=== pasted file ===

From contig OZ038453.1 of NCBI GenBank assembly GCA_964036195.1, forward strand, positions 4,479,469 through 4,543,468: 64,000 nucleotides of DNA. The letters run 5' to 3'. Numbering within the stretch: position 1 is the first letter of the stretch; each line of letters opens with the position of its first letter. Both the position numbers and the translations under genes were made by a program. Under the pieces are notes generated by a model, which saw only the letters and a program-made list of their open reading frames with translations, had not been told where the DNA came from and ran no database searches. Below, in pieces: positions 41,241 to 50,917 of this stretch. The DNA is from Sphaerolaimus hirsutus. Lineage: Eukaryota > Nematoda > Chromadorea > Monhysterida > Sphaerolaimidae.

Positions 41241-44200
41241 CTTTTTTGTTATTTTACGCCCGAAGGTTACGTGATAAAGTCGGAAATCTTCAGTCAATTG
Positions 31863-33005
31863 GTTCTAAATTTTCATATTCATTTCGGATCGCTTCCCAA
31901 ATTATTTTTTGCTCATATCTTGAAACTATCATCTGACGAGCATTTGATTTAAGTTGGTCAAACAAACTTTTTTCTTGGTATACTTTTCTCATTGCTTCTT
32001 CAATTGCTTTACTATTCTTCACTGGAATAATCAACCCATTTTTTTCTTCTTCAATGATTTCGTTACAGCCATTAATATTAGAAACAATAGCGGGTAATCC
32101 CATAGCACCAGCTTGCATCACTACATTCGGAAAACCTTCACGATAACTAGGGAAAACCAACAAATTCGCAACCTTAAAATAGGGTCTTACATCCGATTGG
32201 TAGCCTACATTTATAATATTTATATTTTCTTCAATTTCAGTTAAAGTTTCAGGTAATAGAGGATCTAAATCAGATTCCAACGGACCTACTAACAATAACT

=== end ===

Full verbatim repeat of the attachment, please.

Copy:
From contig OZ038453.1 of NCBI GenBank assembly GCA_964036195.1, forward strand, positions 4,479,469 through 4,543,468: 64,000 nucleotides of DNA. The letters run 5' to 3'. Numbering within the stretch: position 1 is the first letter of the stretch; each line of letters opens with the position of its first letter. Both the position numbers and the translations under genes were made by a program. Under the pieces are notes generated by a model, which saw only the letters and a program-made list of their open reading frames with translations, had not been told where the DNA came from and ran no database searches. Below, in pieces: positions 41,241 to 50,917 of this stretch. The DNA is from Sphaerolaimus hirsutus. Lineage: Eukaryota > Nematoda > Chromadorea > Monhysterida > Sphaerolaimidae.

Positions 41241-44200
41241 CTTTTTTGTTATTTTACGCCCGAAGGTTACGTGATAAAGTCGGAAATCTTCAGTCAATTG
Positions 31863-33005
31863 GTTCTAAATTTTCATATTCATTTCGGATCGCTTCCCAA
31901 ATTATTTTTTGCTCATATCTTGAAACTATCATCTGACGAGCATTTGATTTAAGTTGGTCAAACAAACTTTTTTCTTGGTATACTTTTCTCATTGCTTCTT
32001 CAATTGCTTTACTATTCTTCACTGGAATAATCAACCCATTTTTTTCTTCTTCAATGATTTCGTTACAGCCATTAATATTAGAAACAATAGCGGGTAATCC
32101 CATAGCACCAGCTTGCATCACTACATTCGGAAAACCTTCACGATAACTAGGGAAAACCAACAAATTCGCAACCTTAAAATAGGGTCTTACATCCGATTGG
32201 TAGCCTACATTTATAATATTTATATTTTCTTCAATTTCAGTTAAAGTTTCAGGTAATAGAGGATCTAAATCAGATTCCAACGGACCTACTAACAATAACT